May 23, 2013

Postgame Breakdown: B's blow chance to sweep Rangers

By Jesse Connolly


Carl Hagelin's second-period goal was one of the ugliest ever allowed by a Bruins goaltender. (Getty Images)
 

Final: New York 4, Boston 3 (OT)

Recap: Everything started off so well for the Bruins. The Rangers, with their season on the line, were lifeless and outshot by Boston, 12-4, in the first period. 

Nathan Horton buried his own rebound from a bad angle a little more than four minutes into the middle frame to give Boston a 1-0 lead. The B's buried their second power-play goal of the period three minutes later on Torey Krug's third of the playoffs. 

But the Rangers were brought back from the dead when Tuukka Rask fell down and whiffed as a soft shot slid by him. New York would tie the game 1:15 into the third, as Derek Stepan stripped Zdeno Chara behind the net and tucked a wraparound in. 

The Bruins gained the lead back when Tyler Seguin buried his first goal of the postseason with 11:54 left in regulation. But New York responded with their first power-play goal of the series, courtesy of Brian Boyle (Hingham, Mass.). 

Boston had a few quality chances in overtime, notably from Jaromir Jagr, but Chris Kreider (Boxford, Mass.) tipped home a feed from Stepan for the game-winner 7:03 into the extra session.

Series: Boston leads 3-1

Playoff Records: Boston 7-4; New York 5-6

Key Play of the Game: The Rangers were on their way to the offseason until Rask's woeful blunder. No. 40 tripped over himself as he came out to challenge a shot, catching a divot before hitting the ice. He admittedly didn't know whether to whack at the weak shot heading through the crease or try to simply stop it in its tracks. As the puck found twine, the dynamic of the game immediately changed.

Connolly's Commendations: The goal and the assist he picked up make this easy, but Seguin had his best playoff game in a very long time. No. 19 had what would've been the game-winner midway through the third and seemed as animated and intense as ever -- including during his goal celebration.

What more can you say about Mr. Krug? The kid's been dynamite. Electric. Sensational. His unreal skating, passing and shooting abilities must make any Bruins fan wish he could be out there for every single shift. What a boost he's provided.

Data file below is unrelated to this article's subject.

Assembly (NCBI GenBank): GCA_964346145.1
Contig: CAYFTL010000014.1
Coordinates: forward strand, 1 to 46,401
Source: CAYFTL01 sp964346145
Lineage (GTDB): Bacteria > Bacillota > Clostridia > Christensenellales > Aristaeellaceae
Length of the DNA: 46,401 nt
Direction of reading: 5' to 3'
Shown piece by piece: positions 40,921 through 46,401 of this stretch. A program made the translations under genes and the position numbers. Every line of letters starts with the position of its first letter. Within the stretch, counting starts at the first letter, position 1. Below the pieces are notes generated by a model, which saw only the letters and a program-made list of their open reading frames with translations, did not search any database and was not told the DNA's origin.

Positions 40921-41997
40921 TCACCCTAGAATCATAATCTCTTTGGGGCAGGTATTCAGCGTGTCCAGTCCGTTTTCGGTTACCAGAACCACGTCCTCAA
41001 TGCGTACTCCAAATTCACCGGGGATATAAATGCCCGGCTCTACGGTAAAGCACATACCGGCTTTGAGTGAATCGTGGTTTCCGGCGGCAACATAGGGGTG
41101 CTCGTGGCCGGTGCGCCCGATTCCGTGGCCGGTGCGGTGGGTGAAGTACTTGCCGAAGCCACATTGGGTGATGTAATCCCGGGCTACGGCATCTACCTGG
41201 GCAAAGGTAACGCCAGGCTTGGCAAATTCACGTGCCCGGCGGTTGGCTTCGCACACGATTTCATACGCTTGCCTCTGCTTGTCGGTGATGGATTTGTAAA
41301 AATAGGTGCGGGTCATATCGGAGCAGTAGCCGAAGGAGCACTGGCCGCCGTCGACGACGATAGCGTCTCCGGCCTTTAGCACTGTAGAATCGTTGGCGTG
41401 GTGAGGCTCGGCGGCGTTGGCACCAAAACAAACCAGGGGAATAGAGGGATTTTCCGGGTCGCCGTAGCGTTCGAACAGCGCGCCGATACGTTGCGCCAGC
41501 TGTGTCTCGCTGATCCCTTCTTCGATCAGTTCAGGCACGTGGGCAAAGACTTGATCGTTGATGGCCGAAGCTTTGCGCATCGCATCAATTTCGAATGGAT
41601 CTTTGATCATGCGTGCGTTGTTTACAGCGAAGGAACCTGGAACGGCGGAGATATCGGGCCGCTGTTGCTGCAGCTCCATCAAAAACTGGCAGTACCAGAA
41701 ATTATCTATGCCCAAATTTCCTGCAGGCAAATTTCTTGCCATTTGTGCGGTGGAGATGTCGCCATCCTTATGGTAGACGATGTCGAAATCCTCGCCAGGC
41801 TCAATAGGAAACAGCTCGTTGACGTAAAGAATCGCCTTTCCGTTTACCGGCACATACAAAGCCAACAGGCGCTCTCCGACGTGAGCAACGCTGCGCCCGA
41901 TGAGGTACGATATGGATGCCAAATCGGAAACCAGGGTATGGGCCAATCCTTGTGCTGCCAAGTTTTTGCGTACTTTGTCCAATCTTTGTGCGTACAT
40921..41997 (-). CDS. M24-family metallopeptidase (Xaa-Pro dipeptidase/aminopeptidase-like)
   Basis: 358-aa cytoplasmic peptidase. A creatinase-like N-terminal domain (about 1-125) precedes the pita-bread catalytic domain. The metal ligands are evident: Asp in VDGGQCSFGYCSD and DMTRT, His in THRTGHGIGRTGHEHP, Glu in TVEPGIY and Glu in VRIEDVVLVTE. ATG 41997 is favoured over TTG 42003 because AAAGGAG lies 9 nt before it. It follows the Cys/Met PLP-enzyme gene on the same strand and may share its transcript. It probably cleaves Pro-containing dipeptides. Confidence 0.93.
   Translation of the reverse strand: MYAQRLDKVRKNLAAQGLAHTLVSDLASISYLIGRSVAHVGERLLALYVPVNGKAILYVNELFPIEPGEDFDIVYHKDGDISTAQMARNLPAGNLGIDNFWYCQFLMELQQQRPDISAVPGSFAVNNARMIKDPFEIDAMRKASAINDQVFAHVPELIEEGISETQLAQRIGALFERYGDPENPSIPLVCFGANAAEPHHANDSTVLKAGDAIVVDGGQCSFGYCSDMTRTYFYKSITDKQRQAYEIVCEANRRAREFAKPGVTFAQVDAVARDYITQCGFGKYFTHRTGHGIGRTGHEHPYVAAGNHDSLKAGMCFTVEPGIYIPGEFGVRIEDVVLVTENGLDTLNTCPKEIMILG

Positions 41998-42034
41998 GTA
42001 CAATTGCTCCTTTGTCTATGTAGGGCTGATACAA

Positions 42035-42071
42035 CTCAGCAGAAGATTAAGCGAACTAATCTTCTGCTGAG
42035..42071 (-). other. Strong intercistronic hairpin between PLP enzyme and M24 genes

Connolly's Critiques: Rask looked shaky all night, plain and simple. The first goal was a nightmare, he was slow to get back in his crease on the Stepan wraparound and he just seemed to be fighting the puck from start to finish, putting his body in unorthodox positions to make routine stops repeatedly.

Dougie Hamilton made a great pass to set up Seguin's goal, but it was a really rough night for the rookie d-man. He iced the puck and committed a turnover in his own end during Boston's first man advantage, had a bad giveaway that went to Ryan Callahan in the third and wound up not having position on Kreider on the game-winner. Methinks he'll be the odd man out when Dennis Seidenberg is ready to roll.

Notes: The Bruins outshot the Rangers 40-32 but were out-hit 40-24. Seidenberg, Wade Redden and Andy Ference were all out of the lineup again. Arron Asham and Brad Richards were replaced by Micheal Haley and Kris Newbury on New York's fourth line, while former Canadien Roman Hamrlik slotted in for the injured Anton Stralman on defense.

Final Thoughts: This was, quite simply, a blown opportunity by the Black and Gold. The Rangers were playing like a team that had accepted their fate, and Boston made a number of egregious mistakes to let them back in and eventually win it.

Next: The Bruins will host Game 5 at 5:30 PM (why?!) on Saturday night.

Twitter: @JesseNEHJ
Email: jconnolly@hockeyjournal.com